George Grellas left a great short essay in a comment on Hacker News. Writing in response to “Wash the Dishes When Nobody Else Will” This is reposted with his permission (re-formatted from a single block of text).
Want to be a great leader?
- Work hard to develop extraordinary skills.
- Become an independent thinker and have the courage to follow your ideas.
- Show respect to others and never think more highly of yourself than you ought.
- Avoid bad habits of sloth, dissipation, dishonesty, and other qualities that would cause others to lose respect for you.
- Set goals that challenge you to do your best and follow diligently after them.
Apply all this consistently to every part of your life, always striving to better yourself in even the smallest ways while maintaining integrity.
In my student days, I worked in restaurants. I worked with a guy who was a Mexican immigrant, who washed dishes with me for several years in a busy restaurant.
He worked hard.
He was always upbeat.
He never complained.
And he radiated a sense of joy all about him.
Why? Because he was content with what he was doing while obviously striving to improve himself at the same time.
He would often sing while he worked. And that was inspiring. That man might never make a mark in the broader society but I could see he would be a fine leader wherever his life circumstances took him.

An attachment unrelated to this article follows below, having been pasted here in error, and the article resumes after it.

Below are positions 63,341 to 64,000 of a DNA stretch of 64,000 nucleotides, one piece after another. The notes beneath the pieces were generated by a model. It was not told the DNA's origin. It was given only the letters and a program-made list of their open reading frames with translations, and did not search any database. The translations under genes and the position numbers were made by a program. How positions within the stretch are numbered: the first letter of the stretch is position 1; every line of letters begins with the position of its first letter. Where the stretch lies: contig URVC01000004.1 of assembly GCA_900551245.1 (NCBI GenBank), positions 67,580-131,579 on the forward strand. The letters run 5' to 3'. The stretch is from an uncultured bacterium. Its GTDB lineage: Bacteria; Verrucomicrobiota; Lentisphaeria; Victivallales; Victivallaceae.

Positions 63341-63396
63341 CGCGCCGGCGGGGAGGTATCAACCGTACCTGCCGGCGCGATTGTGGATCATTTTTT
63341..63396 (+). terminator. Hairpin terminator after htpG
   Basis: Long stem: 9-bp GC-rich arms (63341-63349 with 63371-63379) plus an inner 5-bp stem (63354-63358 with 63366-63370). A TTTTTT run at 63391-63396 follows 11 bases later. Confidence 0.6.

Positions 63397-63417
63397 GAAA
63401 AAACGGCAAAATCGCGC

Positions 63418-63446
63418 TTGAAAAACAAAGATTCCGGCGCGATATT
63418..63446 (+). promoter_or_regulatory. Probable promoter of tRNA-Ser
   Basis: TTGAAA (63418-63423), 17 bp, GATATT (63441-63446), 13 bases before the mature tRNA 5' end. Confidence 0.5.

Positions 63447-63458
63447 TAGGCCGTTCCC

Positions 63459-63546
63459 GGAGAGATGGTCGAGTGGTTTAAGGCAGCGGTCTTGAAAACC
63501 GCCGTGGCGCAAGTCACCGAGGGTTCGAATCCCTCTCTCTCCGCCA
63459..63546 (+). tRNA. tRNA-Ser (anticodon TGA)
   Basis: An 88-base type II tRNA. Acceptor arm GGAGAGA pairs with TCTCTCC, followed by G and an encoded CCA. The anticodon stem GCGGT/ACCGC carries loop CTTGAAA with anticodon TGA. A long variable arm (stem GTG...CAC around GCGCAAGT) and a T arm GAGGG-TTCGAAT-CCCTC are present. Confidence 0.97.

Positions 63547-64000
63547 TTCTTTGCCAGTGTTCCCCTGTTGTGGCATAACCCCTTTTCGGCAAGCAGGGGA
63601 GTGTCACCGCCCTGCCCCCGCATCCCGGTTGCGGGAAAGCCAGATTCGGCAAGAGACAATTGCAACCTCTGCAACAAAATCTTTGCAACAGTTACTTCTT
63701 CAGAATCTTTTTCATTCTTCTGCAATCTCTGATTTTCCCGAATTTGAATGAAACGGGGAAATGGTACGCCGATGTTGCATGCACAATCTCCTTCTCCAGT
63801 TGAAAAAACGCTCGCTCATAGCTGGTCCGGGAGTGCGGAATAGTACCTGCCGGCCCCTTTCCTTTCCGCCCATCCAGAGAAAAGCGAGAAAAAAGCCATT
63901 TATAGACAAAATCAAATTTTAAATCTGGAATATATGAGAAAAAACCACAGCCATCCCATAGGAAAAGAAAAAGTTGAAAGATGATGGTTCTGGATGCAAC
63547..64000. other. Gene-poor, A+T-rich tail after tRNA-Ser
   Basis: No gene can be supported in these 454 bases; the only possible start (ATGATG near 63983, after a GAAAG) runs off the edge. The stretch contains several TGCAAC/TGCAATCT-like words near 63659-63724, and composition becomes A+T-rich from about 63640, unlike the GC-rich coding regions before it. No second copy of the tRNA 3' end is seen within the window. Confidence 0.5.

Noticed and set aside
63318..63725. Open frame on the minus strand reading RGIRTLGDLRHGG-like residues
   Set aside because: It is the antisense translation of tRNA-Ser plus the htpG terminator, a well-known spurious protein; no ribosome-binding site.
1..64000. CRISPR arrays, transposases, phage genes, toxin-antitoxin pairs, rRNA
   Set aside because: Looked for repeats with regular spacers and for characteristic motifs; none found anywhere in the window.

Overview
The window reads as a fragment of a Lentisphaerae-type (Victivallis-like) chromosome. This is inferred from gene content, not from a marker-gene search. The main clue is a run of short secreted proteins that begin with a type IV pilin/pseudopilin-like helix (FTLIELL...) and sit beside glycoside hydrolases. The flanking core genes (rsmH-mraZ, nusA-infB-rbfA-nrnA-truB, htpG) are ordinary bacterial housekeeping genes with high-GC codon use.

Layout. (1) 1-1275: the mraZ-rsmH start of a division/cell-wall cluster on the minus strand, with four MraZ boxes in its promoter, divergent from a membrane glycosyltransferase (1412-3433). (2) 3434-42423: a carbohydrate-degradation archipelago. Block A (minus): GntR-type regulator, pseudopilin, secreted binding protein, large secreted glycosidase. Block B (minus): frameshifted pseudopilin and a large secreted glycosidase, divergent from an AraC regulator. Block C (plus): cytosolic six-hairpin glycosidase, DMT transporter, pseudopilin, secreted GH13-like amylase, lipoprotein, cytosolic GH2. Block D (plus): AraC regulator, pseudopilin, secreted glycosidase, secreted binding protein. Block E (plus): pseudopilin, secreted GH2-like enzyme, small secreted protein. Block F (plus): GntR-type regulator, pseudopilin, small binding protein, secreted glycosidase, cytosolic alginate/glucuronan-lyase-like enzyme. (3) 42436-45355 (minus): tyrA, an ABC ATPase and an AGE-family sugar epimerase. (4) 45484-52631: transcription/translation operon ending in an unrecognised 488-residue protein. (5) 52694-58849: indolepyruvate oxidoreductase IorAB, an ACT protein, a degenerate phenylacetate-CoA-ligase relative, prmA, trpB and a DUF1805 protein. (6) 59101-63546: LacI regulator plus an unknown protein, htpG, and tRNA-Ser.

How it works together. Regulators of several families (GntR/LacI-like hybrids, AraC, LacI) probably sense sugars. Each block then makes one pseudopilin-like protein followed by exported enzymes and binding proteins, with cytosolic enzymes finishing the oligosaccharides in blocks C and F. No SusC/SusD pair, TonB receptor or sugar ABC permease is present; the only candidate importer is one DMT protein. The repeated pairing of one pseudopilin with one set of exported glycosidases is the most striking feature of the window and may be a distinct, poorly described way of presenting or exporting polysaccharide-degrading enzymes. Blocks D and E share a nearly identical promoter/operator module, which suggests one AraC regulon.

These same qualities can be found in the startup world, but they are by no means limited to those who seek success in business.
They are life qualities. It profits us all to follow them.
I like this model of leadership as service, offering an example that promotes shared accountability. It reminds me of the middle two stanzas from Marge Piercy‘s poem “To Be of Use”
I love people who harness themselves, an ox to a heavy cart,
who pull like water buffalo, with massive patience,
who strain in the mud and the muck to move things forward,
who do what has to be done, again and again.
I want to be with people who submerge
in the task, who go into the fields to harvest
and work in a row and pass the bags along,
who are not parlor generals and field deserters
but move in a common rhythm
when the food must come in or the fire be put out.
Trackback from your site.